If you remove a person’s access to a private repository, any of their forks of that private repository are deleted. Local clones of the private repository are retained. If a team's access to a private repository is revoked or a team with access to a private repository is deleted, and team members do not have access to the repository through another team, private forks of the repository will be deleted.
You are responsible for ensuring that people who have lost access to a repository delete any confidential information or intellectual property.
People with admin permissions to a private or internal repository can disallow forking of that repository, and organization owners can disallow forking of any private or internal repository in an organization. For more information, see "Managing the forking policy for your organization" and "Managing the forking policy for your repository."
Deleting a private repository
When you delete a private repository, all of its private forks are also deleted.
Deleting a public repository
When you delete a public repository, one of the existing public forks is chosen to be the new upstream repository. All other repositories are forked off of this new upstream and subsequent pull requests go to this new upstream repository.
Private forks and permissions
Private forks inherit the permissions structure of the upstream repository. This helps owners of private repositories maintain control over their code. For example, if the upstream repository is private and gives read/write access to a team, then the same team will have read/write access to any forks of the private upstream repository. Only team permissions (not individual permissions) are inherited by private forks.
Changing a public repository to a private repository
If a public repository is made private, its public forks are split off into a new network. As with deleting a public repository, one of the existing public forks is chosen to be the new upstream repository and all other repositories are forked off of this new upstream. Subsequent pull requests go to this new upstream repository.
In other words, a public repository's forks will remain public in their own separate repository network even after the upstream repository is made private. This allows the fork owners to continue to work and collaborate without interruption. If public forks were not moved into a separate network in this way, the owners of those forks would need to get the appropriate access permissions to pull changes from and submit pull requests to the (now private) upstream repository—even though they didn't need those permissions before.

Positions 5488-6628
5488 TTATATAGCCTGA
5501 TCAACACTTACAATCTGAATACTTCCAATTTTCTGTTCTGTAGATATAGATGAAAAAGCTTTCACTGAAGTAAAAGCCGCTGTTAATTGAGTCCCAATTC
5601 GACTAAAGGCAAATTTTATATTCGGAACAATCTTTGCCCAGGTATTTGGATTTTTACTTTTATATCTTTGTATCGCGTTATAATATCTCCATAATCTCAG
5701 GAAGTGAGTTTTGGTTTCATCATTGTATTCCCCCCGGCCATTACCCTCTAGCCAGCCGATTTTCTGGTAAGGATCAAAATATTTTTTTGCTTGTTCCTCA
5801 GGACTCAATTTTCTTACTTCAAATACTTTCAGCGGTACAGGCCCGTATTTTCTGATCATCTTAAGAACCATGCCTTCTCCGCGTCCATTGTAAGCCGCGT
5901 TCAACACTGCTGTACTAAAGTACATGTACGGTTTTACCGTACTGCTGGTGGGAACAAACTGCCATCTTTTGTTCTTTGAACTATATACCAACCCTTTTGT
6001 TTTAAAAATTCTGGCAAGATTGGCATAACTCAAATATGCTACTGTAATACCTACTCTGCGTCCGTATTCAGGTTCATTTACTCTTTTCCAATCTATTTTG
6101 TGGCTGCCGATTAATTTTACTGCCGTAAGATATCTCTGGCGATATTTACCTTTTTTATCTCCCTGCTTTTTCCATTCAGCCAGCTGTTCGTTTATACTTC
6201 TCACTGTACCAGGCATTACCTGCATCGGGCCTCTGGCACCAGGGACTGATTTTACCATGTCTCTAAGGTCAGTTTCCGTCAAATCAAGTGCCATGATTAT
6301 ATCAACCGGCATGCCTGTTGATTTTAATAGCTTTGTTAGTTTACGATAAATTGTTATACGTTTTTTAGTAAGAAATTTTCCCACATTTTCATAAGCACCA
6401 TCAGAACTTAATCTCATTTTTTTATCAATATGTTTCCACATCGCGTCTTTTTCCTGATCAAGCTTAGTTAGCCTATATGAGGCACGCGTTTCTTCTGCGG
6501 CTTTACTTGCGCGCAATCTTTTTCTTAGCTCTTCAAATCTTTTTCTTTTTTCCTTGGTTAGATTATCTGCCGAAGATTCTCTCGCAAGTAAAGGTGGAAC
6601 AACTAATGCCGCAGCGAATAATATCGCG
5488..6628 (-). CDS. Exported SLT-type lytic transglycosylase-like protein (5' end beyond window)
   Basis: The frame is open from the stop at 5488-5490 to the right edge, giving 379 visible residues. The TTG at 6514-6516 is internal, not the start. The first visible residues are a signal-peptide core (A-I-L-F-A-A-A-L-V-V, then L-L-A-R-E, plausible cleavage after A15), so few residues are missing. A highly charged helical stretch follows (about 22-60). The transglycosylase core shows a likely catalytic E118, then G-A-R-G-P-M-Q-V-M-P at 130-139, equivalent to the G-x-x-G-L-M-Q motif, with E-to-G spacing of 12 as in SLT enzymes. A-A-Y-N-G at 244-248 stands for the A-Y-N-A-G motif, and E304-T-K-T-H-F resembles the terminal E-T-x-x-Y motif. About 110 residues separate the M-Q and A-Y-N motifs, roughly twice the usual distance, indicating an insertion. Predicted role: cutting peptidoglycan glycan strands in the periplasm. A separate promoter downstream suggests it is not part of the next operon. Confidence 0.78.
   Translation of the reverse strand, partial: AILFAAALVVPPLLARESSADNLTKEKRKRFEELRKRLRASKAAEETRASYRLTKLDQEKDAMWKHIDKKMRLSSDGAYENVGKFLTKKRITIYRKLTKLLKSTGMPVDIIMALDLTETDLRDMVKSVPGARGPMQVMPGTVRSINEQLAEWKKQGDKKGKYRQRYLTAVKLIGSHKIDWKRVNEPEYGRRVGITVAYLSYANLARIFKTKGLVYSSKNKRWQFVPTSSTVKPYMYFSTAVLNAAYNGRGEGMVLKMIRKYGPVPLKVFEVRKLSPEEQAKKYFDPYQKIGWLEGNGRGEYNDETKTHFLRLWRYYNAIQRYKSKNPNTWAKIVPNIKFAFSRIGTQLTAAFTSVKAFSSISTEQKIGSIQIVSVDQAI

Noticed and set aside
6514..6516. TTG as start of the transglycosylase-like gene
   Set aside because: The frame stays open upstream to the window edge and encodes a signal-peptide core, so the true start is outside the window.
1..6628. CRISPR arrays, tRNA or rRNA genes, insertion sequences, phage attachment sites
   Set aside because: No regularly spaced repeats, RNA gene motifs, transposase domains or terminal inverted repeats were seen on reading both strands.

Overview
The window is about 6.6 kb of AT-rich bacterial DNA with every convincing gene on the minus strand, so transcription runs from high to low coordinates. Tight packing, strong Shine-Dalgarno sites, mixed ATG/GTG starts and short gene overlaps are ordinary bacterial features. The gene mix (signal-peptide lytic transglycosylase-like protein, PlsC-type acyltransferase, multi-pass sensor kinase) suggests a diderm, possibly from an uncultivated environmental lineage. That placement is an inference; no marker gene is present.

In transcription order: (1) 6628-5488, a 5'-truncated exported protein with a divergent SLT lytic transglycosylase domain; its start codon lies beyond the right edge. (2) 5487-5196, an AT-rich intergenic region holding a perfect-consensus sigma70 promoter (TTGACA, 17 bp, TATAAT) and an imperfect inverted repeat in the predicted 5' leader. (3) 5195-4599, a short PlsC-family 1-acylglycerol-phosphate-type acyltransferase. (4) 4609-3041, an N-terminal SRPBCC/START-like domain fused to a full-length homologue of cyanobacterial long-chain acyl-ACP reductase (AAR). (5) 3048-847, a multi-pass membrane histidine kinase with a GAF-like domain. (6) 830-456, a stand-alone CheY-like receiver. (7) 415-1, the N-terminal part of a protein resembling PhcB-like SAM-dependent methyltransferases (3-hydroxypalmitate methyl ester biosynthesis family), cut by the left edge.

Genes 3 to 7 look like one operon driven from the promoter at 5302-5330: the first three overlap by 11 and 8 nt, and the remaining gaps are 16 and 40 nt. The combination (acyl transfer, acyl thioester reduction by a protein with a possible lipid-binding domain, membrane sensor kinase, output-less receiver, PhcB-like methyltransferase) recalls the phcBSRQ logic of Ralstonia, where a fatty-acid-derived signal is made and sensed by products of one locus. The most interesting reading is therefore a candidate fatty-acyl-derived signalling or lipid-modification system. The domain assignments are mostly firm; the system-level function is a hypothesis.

Deleting the private repository
If a public repository is made private and then deleted, its public forks will continue to exist in a separate network.
Changing a private repository to a public repository
If a private repository is made public, each of its private forks is turned into a standalone private repository and becomes the upstream of its own new repository network. Private forks are never automatically made public because they could contain sensitive commits that shouldn't be exposed publicly.
Deleting the public repository
If a private repository is made public and then deleted, its private forks will continue to exist as standalone private repositories in separate networks.
Changing the visibility of an internal repository
If the policy for your enterprise permits forking, any fork of an internal repository will be private. If you change the visibility of an internal repository, any fork owned by an organization or personal account will remain private.
Deleting the internal repository
If you change the visibility of an internal repository and then delete the repository, the forks will continue to exist in a separate network.